The Horrible Things That Happened at Our House: a 2012 Phillies Epilogue, Pt. 1


The first half of the season was a soul-crushing exercise in futility and frustration. The middle of the season was punctuated by an admittance that all was lost, when the Phillies sold Hunter Pence and Shane Victorinio at the trade deadline. The last half of the season filled us all with false hope.

All in all, 2012 was kind of a ramrod up the kiester. Injuries left us wandering in a Chase Utley-less wilderness, left to fend for ourselves without Chase Utley to guide us and protect us, without Chase Utley doing Chase Utley-like things to keep us warm and safe. Ryan Howard came back to hit a few home runs, but looked bad upon his return for most of the second half. Roy Halladay was a shell of himself, with worries that he’s now either seriously hurt, or all those innings he’s piled up over the last few years have turned him into Joe Blanton.

However, I’m more inclined to think that 2012 will be this generation’s 1979. After winning three straight division titles in 1976, ’77 and ’78, the Phils fell apart in 1979, thanks mainly to injury issues. The next year, the Phils bounced back to win the World Series. If the Phillies conduct a smart offseason plan and utilize the young bullpen arms and talent at their disposal, there’s a really good chance that 2012 will be just a speedbump on their way to a successful 2013.

Non-Chooch MVP 

It’s important this category be phrased non-Chooch MVP, because my wife’s baseball boyfriend was friggin’ awesome. But if I can’t pick Chooch, then I’ll go with Cole Hamels. Not only did Hamels have a kick ass year on the mound (17-6, 3.05 ERA, second best of his career, with 216 Ks 52 BBs and an ERA+ of 131), but he also signed a six year, $144 million contract extension. Hamels never let his contract status or the trade rumors swirling around him to get in the way of being ridiculously good on the field.

Most “2012 Phillies” Moment of the Year


May 2nd, Phils vs. Braves

Roy Halladay had one of his “2012 Roy Halladay Specials,” pitching 5 1/2 innings, giving up eight earned runs on 12 hits. The Phils led 6-0 heading into the bottom of the fifth until Halladay gave up six runs to tie the game, then coughed up another two runs in the sixth to give Atlanta an 8-6 lead.

Still, the Phils fought back, scoring three in the seventh and three in the eigth to take the lead back 12-8. Of course, as happened so often throughout the season, the late inning bullpen arms couldn’t hold the lead. Jose Contreras and Michael Schwimer combined to give up five runs in the bottom of the eighth to give Atlanta a 13-12 lead.

The Phillies then fought back one more time, scoring a single run in the ninth to tie the game at 13, sending it into extra innings. In the bottom of the 11th, Chipper Jones smoked a two-run, walk-off homer off reliever Brian Sanches to give Atlanta a 15-13 win.

This loss had everything. A terribly ineffective Roy Halladay, a frantic comeback by a makeshift Phils’ offense, a tremendous offensive game by Carlos Ruiz (3-5, with a home rung, two doubles and 7 RBIs) and a tremendous late-game choke job by the bullpen. The Jones homer was just the perfect embodiement of a 2012 season that blew monkey chunks.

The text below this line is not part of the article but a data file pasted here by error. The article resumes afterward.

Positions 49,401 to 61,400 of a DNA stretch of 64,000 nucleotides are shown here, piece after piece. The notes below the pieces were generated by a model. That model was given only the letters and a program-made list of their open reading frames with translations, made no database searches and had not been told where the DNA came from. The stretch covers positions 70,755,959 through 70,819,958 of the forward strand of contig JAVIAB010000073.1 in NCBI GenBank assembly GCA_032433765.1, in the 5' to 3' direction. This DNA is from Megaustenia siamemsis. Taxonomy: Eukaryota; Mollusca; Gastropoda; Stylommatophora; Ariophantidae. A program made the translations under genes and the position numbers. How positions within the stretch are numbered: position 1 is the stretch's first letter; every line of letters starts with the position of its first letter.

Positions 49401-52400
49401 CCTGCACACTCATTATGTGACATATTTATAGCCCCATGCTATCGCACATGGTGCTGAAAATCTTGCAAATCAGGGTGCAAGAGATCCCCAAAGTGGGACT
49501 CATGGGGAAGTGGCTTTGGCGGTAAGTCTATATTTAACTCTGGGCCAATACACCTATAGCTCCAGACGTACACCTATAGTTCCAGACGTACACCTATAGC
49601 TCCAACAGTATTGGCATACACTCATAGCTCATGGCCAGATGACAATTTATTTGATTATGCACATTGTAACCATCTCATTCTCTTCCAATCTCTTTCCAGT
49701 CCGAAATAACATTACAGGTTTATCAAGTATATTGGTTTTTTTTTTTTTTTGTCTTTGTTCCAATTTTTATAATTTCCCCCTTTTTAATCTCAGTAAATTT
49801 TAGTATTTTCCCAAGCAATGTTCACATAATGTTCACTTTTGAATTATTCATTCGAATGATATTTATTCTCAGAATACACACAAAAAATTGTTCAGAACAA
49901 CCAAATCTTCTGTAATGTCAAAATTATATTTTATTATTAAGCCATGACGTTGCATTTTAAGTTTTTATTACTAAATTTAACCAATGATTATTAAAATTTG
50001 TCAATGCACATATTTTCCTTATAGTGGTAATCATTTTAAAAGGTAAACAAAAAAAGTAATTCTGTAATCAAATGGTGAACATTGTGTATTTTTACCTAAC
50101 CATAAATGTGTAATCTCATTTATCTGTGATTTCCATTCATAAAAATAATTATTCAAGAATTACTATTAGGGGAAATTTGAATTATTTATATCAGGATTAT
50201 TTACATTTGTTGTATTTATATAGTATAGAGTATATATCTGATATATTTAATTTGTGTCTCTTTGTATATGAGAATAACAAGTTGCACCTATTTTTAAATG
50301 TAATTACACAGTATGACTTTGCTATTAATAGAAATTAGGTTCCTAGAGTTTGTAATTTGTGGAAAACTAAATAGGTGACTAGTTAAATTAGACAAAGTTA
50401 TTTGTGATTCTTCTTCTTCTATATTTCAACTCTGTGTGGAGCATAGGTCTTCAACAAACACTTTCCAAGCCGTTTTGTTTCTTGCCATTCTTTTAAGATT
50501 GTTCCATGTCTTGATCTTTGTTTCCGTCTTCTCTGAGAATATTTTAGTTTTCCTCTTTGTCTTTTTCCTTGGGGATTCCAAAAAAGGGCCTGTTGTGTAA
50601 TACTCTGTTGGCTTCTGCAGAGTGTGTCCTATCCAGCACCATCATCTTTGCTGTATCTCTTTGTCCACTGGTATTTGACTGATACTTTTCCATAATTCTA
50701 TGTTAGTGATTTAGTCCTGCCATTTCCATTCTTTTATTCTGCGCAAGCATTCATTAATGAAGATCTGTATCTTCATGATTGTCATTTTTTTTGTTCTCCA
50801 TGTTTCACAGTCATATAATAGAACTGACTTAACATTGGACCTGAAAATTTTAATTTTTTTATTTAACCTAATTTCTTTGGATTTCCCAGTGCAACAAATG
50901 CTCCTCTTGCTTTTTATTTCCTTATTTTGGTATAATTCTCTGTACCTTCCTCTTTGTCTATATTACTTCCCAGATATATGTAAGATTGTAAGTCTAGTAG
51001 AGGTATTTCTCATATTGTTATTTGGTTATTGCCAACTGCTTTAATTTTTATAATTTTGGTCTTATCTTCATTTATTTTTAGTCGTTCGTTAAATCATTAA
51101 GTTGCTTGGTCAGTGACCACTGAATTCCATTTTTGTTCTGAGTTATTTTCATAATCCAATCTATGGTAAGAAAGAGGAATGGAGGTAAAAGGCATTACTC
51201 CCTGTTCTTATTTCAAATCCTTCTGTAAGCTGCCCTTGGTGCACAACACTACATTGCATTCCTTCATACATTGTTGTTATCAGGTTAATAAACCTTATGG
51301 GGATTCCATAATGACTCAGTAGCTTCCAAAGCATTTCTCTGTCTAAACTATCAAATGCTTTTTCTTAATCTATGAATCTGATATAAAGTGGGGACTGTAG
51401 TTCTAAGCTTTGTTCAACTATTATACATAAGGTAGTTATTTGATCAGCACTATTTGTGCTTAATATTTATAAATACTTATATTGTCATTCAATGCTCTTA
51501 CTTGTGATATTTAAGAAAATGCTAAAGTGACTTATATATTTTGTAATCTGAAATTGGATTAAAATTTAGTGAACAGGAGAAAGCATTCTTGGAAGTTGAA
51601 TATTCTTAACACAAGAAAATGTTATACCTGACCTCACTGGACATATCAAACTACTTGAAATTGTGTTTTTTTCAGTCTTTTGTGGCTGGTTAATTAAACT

The Big Offseason Move the Phils Should Make

Howard Smith–AP

Sign Angel Pagan to play center field and hit leadoff. The Phillies are going to get a center fielder, of that there is no doubt. And there are some really glitzy names Amaro could pursue: Michael Bourn, B.J. Upton, Josh Hamilton and Shane Victorino just to name a few.

However, all of those guys have huge drawbacks. Bourn is a good leadoff hitter and should be for years to come, but he’s represented by Scott Boras and is likely to ask for a huge contract that will not equal the production he is likely to provide. Hamilton has too many demons and is too injury prone to risk spending the $20 million a year it’s going to take to get him. Upton has a lot of upside, power and speed to burn, but is terrible at getting on base and strikes out a ton.

And Victorino, well, we all know what Shane brings to the table, and I think we all can agree it’s time to move on.

Pagan, however, can probably be had for a three or four year deal at about $7-8 million a year. I’ll get more into Pagan in a future blog, but suffice it to say, I’d rather have his .289/.339/.441 slash line, his .780 OPS, his OPS+ of 122, his league-leading 15 triples, his 38 doubles, his 8 HRs, 95 runs scored and 29 stolen bases instead. He’d cost less than most of those other options and provide exactly the type of offensive production the Phillies would need.

Big Offseason Move They Should NOT Make For the Love of God 

Well, I probably would avoid signing another $10 million a year closer.

Other than that, signing Josh Hamilton to a huge mega deal would be a mistake. Look if the Phils can somehow snare Hamilton on a three or four-year deal for about $15 million a year, then I’d at least think about it. But someone is going to sign Hamilton to a five or six-year deal worth over $20 million a season.

The Phils already have way too many players on the wrong side of 30 years old earning that kind of money. They don’t need to be ADDING more of those guys. Hamilton’s just too undependable, unpredictable and injury prone to be trusted for that kind of money.

Projected 2013 Opening Day Lineup

Wishful thinking 2013 opening day lineup:

  • CF Angel Pagan
  • RF Domonic Brown
  • 2B Chase Utley
  • 1B Ryan Howard
  • C Carlos Ruiz
  • SS Jimmy Rollins
  • LF Darin Ruf/Nate Schierholtz
  • 3B Jeff Keppinger


Here’s what the Phillies will probably do:

  • CF Michael Bourn
  • SS Jimmy Rollins
  • 2B Chase Utley
  • 1B Ryan Howard
  • C Carlos Ruiz
  • RF Domonic Brown,
  • LF Darin Ruf/Laynce Nix
  • 3B Jeff Keppinger

Yes, that’s right. More Laynce Nix. Sigh.

John Stolnis (@FelskeFiles)